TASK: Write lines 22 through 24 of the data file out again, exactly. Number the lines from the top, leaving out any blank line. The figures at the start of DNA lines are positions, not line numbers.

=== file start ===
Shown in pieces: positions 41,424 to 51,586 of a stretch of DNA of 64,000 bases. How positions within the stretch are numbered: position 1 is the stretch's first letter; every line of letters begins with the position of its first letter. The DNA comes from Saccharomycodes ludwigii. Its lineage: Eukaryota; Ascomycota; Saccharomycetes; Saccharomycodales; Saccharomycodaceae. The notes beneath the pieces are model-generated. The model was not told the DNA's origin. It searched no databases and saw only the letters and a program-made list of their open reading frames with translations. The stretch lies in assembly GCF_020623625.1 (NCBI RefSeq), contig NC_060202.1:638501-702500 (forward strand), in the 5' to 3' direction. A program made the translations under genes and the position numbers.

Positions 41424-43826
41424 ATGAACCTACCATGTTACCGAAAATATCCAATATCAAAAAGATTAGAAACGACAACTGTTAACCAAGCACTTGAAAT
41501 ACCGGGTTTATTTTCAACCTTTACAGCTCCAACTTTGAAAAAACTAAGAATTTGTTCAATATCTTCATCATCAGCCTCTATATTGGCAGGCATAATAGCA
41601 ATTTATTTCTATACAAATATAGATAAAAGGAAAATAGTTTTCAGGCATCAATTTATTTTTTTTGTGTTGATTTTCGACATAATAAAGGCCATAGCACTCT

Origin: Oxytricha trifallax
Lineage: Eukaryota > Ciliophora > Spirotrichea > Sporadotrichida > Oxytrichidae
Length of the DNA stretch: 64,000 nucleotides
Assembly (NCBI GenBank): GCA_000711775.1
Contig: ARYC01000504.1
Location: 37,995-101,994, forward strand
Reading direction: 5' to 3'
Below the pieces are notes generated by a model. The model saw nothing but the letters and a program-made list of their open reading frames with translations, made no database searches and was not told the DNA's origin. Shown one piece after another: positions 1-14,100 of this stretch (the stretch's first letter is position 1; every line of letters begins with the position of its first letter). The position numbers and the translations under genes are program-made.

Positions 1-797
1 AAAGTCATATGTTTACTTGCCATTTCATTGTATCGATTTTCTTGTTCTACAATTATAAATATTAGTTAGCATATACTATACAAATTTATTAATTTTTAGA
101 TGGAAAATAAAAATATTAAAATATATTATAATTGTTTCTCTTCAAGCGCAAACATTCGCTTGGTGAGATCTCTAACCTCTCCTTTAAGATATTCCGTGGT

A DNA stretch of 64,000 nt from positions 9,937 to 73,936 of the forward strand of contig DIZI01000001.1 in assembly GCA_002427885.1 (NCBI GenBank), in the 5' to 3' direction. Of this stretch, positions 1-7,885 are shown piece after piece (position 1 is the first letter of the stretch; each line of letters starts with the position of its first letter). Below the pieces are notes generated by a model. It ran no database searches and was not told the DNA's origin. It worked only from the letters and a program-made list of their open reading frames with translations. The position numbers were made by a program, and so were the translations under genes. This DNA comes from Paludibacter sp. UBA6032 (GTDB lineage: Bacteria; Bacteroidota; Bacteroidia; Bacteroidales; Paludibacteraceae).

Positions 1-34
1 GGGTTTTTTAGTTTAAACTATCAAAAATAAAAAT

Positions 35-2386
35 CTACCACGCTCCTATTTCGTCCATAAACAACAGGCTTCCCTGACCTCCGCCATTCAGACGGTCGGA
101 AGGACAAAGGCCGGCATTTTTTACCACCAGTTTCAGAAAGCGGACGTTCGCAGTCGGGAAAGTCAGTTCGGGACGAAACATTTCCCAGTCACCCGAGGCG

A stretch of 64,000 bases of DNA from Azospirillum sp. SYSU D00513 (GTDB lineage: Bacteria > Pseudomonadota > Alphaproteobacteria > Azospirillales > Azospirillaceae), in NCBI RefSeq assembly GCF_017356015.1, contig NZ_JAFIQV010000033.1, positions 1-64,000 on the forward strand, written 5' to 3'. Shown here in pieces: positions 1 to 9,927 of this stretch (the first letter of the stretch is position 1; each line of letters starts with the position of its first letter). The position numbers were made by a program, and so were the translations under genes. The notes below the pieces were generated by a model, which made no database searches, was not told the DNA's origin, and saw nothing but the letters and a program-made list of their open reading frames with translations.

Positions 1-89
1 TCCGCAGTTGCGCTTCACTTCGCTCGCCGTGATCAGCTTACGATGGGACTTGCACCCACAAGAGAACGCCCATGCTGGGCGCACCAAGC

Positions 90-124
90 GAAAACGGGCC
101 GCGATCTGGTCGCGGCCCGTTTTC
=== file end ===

101 AGGACAAAGGCCGGCATTTTTTACCACCAGTTTCAGAAAGCGGACGTTCGCAGTCGGGAAAGTCAGTTCGGGACGAAACATTTCCCAGTCACCCGAGGCG

A stretch of 64,000 bases of DNA from Azospirillum sp. SYSU D00513 (GTDB lineage: Bacteria > Pseudomonadota > Alphaproteobacteria > Azospirillales > Azospirillaceae), in NCBI RefSeq assembly GCF_017356015.1, contig NZ_JAFIQV010000033.1, positions 1-64,000 on the forward strand, written 5' to 3'. Shown here in pieces: positions 1 to 9,927 of this stretch (the first letter of the stretch is position 1; each line of letters starts with the position of its first letter). The position numbers were made by a program, and so were the translations under genes. The notes below the pieces were generated by a model, which made no database searches, was not told the DNA's origin, and saw nothing but the letters and a program-made list of their open reading frames with translations.

Positions 1-89